Misspellings in general are always to be avoided, but homophones (aka homonyms) are particularly tricky, because Word and other word processing programs won’t catch them. You’ve used a correct English word—it’s just that you’ve used the wrong one.
There is a place, as in over there. It may be helpful to remember that if you lop off the initial t, the remaining word, here, is also a place.
They’re is a contraction. It’s short for they are. Try substituting the words they are in your sentence and see if it fits. They are going to the beach, instead of they’re going to the beach.
Their is a possessive. You use it to describe something that belongs to more than one person. Their house. Their money. Their problem.
Like the tattooed tough in the photo, if you get this one wrong, people will tend to disregard your words.
Your is a possessive. Your writing. Your mistake. Your winning lottery ticket.
You’re is a contraction. If you can substitute the words you are instead, you’re is the correct form.
You’re really getting the hang of this. You’re next. You’re welcome.
Okay, this one is a little unfair. If it followed the rules, we’d use an apostrophe for both forms. But in this case, as in so many others, it’s an exception. And even if it makes no sense, you’re still expected to get it right.
It’s is a contraction—NOT a possessive. If you can substitute it is, then it’s is the correct choice.
It’s the real thing. It’s not a big deal. It’s never going to work.
Its is the possessive, and it’s (see what I did there) only used for objects or animals, when you haven’t given the sex (in which case it would be his or her).
The pigeon fluttered its wings. He slammed the phone down on its cradle. Winter brought its icy winds.
To is a preposition, used in phrases like to the store, to the stars, and a gift tag that might say, “To my husband.”
Too means the same as also. So if you can substitute the word also, too is the correct choice.
I want to go, too. Me, too.
It’s also used in phrases like too much, too little, and too intense.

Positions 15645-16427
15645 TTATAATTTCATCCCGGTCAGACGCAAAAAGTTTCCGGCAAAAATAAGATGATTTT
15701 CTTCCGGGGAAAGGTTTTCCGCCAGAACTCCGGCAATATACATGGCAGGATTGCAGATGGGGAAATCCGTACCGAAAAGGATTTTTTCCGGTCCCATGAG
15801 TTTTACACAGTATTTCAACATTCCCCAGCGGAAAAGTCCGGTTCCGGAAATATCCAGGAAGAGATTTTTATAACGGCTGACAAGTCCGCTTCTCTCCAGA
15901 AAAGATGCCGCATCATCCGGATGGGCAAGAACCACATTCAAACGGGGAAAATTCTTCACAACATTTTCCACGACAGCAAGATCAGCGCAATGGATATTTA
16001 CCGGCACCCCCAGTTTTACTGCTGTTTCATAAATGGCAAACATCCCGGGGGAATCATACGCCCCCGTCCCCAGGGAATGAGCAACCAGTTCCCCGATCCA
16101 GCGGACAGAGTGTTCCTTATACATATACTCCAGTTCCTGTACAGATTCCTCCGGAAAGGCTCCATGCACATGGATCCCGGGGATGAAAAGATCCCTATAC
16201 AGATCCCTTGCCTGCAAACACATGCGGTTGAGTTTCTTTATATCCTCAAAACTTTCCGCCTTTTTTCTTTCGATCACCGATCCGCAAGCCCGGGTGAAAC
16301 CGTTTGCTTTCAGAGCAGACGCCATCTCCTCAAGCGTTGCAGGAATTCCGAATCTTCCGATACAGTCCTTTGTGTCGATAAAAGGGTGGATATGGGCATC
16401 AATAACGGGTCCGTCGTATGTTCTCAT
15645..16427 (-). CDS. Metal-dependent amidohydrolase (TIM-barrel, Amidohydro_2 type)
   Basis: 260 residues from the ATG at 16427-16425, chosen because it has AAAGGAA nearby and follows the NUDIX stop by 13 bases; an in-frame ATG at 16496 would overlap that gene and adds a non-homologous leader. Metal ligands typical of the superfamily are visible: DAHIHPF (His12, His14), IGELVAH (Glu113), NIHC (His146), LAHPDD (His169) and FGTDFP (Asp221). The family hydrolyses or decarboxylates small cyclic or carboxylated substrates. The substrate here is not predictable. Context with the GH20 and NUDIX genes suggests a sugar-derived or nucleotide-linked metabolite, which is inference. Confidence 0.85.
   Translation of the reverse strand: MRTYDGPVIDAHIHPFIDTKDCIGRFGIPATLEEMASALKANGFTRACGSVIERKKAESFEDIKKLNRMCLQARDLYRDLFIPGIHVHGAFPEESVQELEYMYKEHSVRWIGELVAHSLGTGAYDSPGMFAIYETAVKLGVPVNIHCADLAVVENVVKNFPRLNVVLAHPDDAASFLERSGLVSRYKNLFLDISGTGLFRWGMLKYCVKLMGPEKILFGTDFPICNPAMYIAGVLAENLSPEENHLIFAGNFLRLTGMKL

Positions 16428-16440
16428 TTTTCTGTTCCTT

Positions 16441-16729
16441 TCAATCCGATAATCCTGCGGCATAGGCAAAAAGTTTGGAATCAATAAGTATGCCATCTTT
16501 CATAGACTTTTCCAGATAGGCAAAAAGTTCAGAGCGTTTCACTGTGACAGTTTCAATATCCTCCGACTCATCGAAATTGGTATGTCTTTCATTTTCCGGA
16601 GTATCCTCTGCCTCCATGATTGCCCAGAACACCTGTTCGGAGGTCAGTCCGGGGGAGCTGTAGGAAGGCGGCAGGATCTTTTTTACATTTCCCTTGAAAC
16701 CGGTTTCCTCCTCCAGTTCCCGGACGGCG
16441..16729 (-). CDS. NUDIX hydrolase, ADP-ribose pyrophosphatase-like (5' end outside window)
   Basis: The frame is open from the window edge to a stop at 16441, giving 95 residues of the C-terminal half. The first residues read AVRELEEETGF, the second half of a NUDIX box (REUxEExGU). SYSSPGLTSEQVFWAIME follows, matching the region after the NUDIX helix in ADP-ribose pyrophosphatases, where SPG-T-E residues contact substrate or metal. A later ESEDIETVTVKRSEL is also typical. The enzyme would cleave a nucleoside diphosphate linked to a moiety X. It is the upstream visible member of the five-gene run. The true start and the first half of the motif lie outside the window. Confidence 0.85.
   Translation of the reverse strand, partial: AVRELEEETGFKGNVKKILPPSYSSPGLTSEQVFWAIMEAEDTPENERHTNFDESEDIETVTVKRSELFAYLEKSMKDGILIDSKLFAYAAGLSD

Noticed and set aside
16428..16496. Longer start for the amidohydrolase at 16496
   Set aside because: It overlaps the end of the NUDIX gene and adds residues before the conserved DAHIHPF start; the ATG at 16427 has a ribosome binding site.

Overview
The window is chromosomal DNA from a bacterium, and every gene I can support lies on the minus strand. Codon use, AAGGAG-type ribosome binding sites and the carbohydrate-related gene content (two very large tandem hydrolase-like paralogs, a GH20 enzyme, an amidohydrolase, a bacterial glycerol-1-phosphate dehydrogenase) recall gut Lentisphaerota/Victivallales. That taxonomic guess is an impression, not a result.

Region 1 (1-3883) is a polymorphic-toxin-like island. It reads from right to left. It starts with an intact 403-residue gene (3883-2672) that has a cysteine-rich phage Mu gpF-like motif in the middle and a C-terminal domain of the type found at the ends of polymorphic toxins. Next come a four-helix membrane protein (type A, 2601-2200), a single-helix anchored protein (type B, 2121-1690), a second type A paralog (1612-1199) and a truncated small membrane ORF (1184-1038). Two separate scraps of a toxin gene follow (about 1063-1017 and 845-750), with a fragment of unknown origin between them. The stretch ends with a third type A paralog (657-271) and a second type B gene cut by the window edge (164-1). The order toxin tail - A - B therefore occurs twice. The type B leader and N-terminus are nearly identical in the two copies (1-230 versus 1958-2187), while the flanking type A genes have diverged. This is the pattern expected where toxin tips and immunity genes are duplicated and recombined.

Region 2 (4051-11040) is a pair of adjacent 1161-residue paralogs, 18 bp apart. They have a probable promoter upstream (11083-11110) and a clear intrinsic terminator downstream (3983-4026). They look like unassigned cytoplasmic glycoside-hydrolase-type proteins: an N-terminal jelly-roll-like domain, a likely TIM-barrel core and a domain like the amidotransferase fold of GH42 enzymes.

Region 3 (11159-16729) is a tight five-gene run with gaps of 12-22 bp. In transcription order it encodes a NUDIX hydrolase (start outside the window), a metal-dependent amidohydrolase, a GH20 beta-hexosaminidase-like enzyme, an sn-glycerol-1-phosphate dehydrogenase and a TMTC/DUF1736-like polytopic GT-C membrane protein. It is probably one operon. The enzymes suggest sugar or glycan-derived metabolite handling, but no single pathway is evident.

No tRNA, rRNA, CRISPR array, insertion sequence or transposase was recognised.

Two is simply the number between one and three. Most people get this one right.
These words in particular, if you misuse them, people will tend to dismiss what you say. There are many others, but there are two more I’d like to bring to your attention.
Apart from denoting a hairy mammal, bear is also a verb, roughly synonymous with carry.
So you might say this sorrow is more than you can bear.
Bare is to convey, uh, skin without clothing most often, but also used in the phrase ‘bare your soul.’
A peek is a quick look. A peak is a mountaintop.
The reason I mention it is the so often misused ‘Sneak Peak.’ This would be a mountain sneaking up on someone, which might make an interesting story, but if you’re going to use it as a quick look, usually into a future attraction, please remember the correct phrase is ‘Sneak Peek.’
If you get these correct, people will be more likely to give weight to what you say, or at the very least, not immediately discard your words.
Another word sometimes confused with peak and peek – pique.
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You know, I hadn’t thought of that one, but you’re right. If I had thought of it, I would’ve figured that anyone who knew it would know better, since it’s not as common a word. But assumptions are normally unwise. Thanks, Marian. 🙂